frankie teardrop (1977)
dream baby dream (1979)
drop to your knees and mourn the recent passing of Alan Vega, co-founder of New York synth punk pioneers Suicide, whose abrasive style and minimalist sound; broken down keyboards, drum machines and ghostly vocals influencing a swathe of alternative pop artistes from the 1970’s onwards; would depeche mode, erasure, nine inch nails, ministry, soft cell, nick cave, joy division, spacemen 3, the kills, the jesus and mary chain etc etc have existed without their musical and/or aesthetic influence? probably not.
if you could permit my usage of tired journalistic clichés, they were out on their own and ahead of their time and audiences seemed to live to hate them and Vega and keyboardist martin rev relishing the confrontation. audiences simply were not prepared for their primitive,stripped down futurism. becoming used to the sonic indulgences of the late 1960’s and early 70’s, this was so far beyond the notion of mainstream or acceptable in terms of presentation and sound. it could be claimed that they and arguably the stooges, mc5, devo and the new york dolls created the proto- punk ideal before the UK scene exploded in 1976; reinventing the 50’s rock and roll template, reshaping it into something dangerous, experimental, artistic, revolutionary. they never achieved commercial success but what does that mean anymore anyway? they made it possible and so could you with a keyboard/a mic/turntable/some balls.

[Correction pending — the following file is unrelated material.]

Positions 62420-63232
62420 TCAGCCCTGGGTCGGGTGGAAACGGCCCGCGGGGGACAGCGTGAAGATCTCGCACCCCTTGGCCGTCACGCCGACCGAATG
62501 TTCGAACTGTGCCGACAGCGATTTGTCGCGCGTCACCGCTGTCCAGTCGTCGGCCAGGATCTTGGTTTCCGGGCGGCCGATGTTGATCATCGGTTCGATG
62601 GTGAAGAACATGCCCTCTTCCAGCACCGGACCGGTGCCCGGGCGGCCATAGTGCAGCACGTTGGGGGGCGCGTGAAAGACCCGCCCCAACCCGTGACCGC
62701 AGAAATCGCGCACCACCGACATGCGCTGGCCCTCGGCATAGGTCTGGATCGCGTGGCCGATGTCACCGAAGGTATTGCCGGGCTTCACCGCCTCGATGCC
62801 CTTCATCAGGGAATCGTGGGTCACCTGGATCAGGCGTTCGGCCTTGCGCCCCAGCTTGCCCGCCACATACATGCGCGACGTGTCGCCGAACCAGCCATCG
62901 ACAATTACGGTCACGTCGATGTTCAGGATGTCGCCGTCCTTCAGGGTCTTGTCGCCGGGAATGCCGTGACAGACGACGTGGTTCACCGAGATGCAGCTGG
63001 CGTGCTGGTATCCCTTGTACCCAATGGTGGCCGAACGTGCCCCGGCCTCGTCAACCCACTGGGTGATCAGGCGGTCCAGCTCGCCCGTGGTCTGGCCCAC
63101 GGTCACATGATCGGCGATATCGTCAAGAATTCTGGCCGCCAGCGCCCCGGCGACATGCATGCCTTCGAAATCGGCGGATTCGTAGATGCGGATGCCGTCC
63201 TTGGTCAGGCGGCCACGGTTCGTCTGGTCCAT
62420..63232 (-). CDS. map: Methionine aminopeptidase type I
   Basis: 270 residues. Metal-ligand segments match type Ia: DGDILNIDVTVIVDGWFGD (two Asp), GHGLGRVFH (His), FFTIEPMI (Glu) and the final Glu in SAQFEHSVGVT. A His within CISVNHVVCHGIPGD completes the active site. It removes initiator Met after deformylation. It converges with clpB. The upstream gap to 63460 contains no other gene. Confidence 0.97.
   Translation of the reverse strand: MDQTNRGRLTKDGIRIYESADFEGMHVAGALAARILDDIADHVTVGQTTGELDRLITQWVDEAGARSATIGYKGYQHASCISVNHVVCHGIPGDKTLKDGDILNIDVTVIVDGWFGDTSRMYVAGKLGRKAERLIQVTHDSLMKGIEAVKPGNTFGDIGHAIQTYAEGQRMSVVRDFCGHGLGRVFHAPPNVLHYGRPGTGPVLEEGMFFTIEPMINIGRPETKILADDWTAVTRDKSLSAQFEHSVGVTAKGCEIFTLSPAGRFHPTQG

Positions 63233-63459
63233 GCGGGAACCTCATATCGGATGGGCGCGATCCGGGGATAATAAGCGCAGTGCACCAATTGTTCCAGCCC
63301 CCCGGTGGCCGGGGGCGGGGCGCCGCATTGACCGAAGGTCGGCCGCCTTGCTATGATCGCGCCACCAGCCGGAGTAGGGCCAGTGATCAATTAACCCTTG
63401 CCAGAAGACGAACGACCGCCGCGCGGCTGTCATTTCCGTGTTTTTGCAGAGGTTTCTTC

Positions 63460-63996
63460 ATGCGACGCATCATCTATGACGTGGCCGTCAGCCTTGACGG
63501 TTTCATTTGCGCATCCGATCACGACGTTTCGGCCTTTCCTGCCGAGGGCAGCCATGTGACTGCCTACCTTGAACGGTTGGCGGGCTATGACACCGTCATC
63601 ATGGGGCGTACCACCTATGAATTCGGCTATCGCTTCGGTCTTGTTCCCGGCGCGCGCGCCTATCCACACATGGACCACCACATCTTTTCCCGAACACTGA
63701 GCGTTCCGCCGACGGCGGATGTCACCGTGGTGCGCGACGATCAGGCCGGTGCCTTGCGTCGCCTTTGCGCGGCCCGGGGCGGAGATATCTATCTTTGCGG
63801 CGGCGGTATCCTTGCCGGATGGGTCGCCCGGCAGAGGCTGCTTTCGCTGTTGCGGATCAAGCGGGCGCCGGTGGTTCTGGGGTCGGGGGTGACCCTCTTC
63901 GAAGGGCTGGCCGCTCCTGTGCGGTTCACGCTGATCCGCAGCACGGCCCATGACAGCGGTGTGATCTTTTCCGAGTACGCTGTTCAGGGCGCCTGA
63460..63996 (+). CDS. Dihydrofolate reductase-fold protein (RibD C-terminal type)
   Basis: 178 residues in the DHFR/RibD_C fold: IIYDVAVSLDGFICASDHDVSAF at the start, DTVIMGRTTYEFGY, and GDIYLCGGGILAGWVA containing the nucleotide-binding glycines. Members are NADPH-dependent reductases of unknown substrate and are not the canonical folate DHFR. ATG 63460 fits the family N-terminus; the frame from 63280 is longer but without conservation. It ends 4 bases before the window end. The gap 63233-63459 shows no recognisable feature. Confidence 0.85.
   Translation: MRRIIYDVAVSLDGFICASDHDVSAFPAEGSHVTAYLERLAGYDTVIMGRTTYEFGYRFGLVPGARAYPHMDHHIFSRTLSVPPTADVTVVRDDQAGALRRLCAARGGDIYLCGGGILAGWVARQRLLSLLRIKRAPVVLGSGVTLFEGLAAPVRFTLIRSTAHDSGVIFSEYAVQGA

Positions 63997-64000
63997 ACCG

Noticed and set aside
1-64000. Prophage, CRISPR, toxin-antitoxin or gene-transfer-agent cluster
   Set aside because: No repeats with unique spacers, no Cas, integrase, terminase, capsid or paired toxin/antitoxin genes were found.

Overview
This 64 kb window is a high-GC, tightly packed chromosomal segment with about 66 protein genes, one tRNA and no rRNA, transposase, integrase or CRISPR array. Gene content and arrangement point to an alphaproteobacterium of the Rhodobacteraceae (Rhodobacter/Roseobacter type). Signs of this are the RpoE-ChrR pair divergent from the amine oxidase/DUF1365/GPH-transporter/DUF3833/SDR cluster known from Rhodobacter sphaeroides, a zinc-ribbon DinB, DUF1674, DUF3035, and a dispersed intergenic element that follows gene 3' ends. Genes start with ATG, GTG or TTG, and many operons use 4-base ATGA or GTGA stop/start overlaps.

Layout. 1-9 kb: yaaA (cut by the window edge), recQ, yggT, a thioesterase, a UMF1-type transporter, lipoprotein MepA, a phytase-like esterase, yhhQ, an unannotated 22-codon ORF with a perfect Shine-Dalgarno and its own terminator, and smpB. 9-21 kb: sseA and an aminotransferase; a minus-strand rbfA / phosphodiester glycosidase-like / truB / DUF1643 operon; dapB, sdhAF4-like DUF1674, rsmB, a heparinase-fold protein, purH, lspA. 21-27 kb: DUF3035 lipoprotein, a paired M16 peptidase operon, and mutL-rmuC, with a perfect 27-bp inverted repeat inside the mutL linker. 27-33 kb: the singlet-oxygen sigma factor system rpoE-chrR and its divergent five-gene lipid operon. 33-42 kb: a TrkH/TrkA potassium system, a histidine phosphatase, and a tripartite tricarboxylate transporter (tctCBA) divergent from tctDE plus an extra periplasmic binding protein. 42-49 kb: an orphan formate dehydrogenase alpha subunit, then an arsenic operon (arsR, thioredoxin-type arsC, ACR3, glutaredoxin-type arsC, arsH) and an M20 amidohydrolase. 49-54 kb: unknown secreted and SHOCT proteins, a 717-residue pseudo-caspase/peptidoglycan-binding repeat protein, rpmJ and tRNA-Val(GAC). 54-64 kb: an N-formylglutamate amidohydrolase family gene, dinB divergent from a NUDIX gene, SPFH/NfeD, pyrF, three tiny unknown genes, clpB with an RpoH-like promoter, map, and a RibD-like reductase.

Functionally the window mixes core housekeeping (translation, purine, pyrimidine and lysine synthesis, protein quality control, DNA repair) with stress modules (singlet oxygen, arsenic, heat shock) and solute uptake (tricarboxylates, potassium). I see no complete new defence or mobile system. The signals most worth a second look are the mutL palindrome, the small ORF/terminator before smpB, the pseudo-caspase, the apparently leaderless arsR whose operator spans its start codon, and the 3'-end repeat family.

they released a mere five studio albums – although vega and rev recorded many solo projects over the – with the first and second album’s 1977’s Suicide and 1979’s Suicide: Alan Vega/Martin Rev perhaps being the most well-known. So I’ve picked my two favourite tracks from both. Frankie Teardrop is an unrelenting terrifying, claustrophobic narrative of a man losing his mind and the other Dream Baby Dream is an endlessly beautiful, gently surging mantra.